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Experimental evolution reveals antagonistic pleiotropy in reproductive timing but not life span in Caenorhabditis elegans.
University of Oregon.ORCID iD: 0000-0002-0713-6897
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2011 (English)In: The journals of gerontology. Series A, Biological sciences and medical sciences, ISSN 1079-5006, E-ISSN 1758-535X, Vol. 66, no 12Article in journal (Refereed) Published
Abstract [en]

Many mutations that dramatically extend life span in model organisms come with substantial fitness costs. Although these genetic manipulations provide valuable insight into molecular modulators of life span, it is currently unclear whether life-span extension is unavoidably linked to fitness costs. To examine this relationship, we evolved a genetically heterogeneous population of Caenorhabditis elegans for 47 generations, selecting for early fecundity. We asked whether an increase in early fecundity would necessitate a decrease in longevity or late fecundity (antagonistic pleiotropy). Caenorhabditis elegans experimentally evolved for increased early reproduction and decreased late reproduction but suffered no total fitness or life-span costs. Given that antagonistic pleiotropy among these traits has been previously demonstrated in some cases, we conclude that the genetic constraint is not absolute, that is, it is possible to uncouple longevity from early fecundity using genetic variation segregating within and among natural populations.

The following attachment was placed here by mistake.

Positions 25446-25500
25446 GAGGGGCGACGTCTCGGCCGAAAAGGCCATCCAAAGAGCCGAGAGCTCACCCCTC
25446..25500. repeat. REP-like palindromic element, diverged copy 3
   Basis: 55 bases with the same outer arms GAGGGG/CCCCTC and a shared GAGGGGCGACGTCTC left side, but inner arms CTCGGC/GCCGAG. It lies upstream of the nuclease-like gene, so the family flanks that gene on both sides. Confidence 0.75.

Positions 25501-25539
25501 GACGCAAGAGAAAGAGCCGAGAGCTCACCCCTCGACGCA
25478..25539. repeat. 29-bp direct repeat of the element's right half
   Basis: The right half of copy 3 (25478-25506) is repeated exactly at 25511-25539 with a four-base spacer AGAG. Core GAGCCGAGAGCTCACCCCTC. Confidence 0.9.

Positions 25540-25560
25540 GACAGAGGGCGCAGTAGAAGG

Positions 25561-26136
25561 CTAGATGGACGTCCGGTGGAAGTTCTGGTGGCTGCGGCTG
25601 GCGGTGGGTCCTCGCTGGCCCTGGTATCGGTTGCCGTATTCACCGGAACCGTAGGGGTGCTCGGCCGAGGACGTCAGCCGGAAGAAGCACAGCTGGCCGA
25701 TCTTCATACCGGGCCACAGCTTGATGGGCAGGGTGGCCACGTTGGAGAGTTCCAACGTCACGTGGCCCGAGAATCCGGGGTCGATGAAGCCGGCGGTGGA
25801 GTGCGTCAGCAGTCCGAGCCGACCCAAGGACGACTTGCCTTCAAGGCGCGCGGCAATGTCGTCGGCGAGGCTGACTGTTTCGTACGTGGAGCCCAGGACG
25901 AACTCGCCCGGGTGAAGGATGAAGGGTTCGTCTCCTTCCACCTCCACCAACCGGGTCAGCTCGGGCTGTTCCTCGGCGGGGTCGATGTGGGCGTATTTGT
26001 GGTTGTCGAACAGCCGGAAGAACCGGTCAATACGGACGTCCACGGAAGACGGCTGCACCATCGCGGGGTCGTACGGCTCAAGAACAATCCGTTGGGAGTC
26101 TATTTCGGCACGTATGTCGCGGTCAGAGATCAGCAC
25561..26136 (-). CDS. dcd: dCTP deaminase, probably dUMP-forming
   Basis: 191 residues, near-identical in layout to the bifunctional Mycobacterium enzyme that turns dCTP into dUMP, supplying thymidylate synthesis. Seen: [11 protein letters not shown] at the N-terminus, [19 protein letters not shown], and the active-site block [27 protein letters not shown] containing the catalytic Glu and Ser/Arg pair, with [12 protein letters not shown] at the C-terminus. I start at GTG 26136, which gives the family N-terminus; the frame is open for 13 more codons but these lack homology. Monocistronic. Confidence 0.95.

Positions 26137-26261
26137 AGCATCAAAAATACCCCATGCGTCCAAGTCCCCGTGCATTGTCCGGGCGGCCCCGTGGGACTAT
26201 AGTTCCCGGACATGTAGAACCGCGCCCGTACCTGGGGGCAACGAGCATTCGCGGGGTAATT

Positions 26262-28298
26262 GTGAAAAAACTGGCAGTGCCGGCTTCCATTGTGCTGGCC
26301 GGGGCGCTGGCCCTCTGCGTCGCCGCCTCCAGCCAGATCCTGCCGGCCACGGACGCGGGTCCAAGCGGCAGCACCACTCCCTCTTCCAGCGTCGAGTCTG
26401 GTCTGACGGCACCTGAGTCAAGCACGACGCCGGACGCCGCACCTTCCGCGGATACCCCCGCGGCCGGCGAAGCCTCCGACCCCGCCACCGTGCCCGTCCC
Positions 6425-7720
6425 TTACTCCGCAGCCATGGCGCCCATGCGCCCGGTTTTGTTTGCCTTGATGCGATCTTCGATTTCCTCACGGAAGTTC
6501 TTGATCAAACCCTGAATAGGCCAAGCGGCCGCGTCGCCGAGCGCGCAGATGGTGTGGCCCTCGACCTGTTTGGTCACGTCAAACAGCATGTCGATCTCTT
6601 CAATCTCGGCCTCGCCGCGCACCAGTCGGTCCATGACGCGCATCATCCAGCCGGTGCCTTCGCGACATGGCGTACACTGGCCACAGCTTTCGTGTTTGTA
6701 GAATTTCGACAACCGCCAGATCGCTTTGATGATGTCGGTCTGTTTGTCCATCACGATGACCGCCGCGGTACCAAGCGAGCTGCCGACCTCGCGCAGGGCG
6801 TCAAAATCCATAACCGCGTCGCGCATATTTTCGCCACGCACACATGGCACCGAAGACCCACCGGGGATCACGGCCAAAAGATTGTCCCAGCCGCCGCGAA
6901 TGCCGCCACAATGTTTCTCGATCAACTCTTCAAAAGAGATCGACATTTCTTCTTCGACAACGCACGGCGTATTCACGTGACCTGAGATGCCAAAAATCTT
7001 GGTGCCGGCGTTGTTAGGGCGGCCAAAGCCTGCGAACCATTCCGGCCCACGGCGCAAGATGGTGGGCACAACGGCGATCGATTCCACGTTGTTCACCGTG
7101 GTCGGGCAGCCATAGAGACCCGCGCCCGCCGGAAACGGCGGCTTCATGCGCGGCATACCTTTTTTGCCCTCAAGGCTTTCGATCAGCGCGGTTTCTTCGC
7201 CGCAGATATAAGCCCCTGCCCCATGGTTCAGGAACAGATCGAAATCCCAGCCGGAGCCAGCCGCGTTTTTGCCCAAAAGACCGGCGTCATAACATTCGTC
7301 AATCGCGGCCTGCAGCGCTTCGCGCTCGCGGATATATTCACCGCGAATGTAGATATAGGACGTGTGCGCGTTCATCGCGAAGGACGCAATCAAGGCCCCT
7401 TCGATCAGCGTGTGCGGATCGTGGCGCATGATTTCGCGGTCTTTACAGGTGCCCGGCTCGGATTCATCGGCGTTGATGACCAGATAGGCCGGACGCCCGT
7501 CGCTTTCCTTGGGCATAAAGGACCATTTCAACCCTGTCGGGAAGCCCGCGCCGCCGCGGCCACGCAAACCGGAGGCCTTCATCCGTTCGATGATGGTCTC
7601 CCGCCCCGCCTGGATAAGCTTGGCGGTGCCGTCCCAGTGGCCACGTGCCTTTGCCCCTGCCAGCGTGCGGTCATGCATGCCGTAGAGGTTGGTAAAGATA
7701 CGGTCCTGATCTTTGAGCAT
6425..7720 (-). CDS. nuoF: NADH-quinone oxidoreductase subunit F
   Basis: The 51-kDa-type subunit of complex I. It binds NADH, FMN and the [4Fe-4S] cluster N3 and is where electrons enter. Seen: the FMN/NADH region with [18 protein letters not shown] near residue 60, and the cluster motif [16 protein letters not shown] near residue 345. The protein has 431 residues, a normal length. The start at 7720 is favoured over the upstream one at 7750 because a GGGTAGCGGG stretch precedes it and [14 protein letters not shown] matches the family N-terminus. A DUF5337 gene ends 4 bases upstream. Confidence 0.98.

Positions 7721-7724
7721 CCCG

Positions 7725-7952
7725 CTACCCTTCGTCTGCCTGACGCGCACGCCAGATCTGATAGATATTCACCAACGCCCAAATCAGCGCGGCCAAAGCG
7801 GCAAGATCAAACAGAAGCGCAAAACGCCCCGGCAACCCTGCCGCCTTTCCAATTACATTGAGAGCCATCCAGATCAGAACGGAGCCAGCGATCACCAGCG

Place, publisher, year, edition, pages
2011. Vol. 66, no 12
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Biological Sciences
URN: urn:nbn:se:uu:diva-277671DOI: 10.1093/gerona/glr143PubMedID: 21975091OAI: oai:DiVA.org:uu-277671DiVA: diva2:905355
Available from: 2016-02-22 Created: 2016-02-22 Last updated: 2016-02-22

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Anderson, Jennifer L
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